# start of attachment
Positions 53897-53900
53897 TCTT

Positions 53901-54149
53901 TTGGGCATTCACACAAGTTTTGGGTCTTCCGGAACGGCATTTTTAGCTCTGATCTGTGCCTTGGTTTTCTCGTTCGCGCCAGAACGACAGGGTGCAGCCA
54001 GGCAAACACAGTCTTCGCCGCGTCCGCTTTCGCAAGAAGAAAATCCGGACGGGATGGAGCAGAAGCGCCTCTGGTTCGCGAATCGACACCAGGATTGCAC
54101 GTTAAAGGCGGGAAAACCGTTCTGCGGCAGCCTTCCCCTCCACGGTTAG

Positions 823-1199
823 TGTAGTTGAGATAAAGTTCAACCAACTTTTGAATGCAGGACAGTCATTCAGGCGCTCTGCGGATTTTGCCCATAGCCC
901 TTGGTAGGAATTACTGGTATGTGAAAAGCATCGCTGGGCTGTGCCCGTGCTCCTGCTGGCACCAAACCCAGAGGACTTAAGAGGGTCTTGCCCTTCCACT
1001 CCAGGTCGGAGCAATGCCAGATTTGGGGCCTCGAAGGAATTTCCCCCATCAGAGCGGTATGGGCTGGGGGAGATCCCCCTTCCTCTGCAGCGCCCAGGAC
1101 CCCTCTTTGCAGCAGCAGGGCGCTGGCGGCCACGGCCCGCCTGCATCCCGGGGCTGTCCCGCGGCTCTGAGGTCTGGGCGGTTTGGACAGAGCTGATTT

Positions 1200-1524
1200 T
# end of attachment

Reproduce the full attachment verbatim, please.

Positions 53897-53900
53897 TCTT

Positions 53901-54149
53901 TTGGGCATTCACACAAGTTTTGGGTCTTCCGGAACGGCATTTTTAGCTCTGATCTGTGCCTTGGTTTTCTCGTTCGCGCCAGAACGACAGGGTGCAGCCA
54001 GGCAAACACAGTCTTCGCCGCGTCCGCTTTCGCAAGAAGAAAATCCGGACGGGATGGAGCAGAAGCGCCTCTGGTTCGCGAATCGACACCAGGATTGCAC
54101 GTTAAAGGCGGGAAAACCGTTCTGCGGCAGCCTTCCCCTCCACGGTTAG

Positions 823-1199
823 TGTAGTTGAGATAAAGTTCAACCAACTTTTGAATGCAGGACAGTCATTCAGGCGCTCTGCGGATTTTGCCCATAGCCC
901 TTGGTAGGAATTACTGGTATGTGAAAAGCATCGCTGGGCTGTGCCCGTGCTCCTGCTGGCACCAAACCCAGAGGACTTAAGAGGGTCTTGCCCTTCCACT
1001 CCAGGTCGGAGCAATGCCAGATTTGGGGCCTCGAAGGAATTTCCCCCATCAGAGCGGTATGGGCTGGGGGAGATCCCCCTTCCTCTGCAGCGCCCAGGAC
1101 CCCTCTTTGCAGCAGCAGGGCGCTGGCGGCCACGGCCCGCCTGCATCCCGGGGCTGTCCCGCGGCTCTGAGGTCTGGGCGGTTTGGACAGAGCTGATTT

Positions 1200-1524
1200 T